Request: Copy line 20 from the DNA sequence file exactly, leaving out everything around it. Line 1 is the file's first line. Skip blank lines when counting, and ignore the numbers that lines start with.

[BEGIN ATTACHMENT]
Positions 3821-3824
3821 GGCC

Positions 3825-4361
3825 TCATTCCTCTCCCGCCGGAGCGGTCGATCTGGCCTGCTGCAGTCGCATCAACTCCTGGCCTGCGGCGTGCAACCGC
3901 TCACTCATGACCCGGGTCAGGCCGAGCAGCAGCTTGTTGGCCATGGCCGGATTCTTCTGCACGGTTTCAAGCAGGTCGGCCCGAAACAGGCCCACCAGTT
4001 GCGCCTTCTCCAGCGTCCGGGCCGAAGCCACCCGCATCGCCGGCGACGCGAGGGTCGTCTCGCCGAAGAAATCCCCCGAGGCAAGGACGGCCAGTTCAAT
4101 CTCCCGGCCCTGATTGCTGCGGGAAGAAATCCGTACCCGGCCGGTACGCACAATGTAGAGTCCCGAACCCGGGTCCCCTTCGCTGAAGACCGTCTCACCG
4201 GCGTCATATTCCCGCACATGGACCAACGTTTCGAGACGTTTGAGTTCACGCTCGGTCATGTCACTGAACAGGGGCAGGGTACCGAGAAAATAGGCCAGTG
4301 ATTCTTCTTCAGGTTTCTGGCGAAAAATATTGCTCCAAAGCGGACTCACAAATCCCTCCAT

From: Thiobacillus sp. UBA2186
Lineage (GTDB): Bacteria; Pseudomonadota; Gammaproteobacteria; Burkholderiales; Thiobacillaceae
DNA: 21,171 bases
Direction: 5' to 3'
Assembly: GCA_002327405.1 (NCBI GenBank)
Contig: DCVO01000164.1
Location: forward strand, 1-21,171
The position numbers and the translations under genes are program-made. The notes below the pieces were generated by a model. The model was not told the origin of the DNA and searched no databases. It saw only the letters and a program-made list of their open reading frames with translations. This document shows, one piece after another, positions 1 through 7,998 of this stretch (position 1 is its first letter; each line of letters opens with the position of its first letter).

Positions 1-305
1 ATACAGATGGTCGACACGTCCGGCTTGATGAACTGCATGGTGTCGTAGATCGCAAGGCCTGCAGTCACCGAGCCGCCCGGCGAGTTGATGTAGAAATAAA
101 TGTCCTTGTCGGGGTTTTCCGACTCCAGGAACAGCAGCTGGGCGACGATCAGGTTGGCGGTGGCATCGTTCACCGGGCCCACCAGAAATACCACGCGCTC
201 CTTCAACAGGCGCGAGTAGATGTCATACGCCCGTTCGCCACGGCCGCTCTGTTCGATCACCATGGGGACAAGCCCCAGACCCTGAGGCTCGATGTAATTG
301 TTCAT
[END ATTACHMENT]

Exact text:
101 TGTCCTTGTCGGGGTTTTCCGACTCCAGGAACAGCAGCTGGGCGACGATCAGGTTGGCGGTGGCATCGTTCACCGGGCCCACCAGAAATACCACGCGCTC